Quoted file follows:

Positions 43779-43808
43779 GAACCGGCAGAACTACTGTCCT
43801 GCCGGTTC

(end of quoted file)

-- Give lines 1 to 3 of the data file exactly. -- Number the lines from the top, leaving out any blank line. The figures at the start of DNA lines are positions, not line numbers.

Positions 43779-43808
43779 GAACCGGCAGAACTACTGTCCT
43801 GCCGGTTC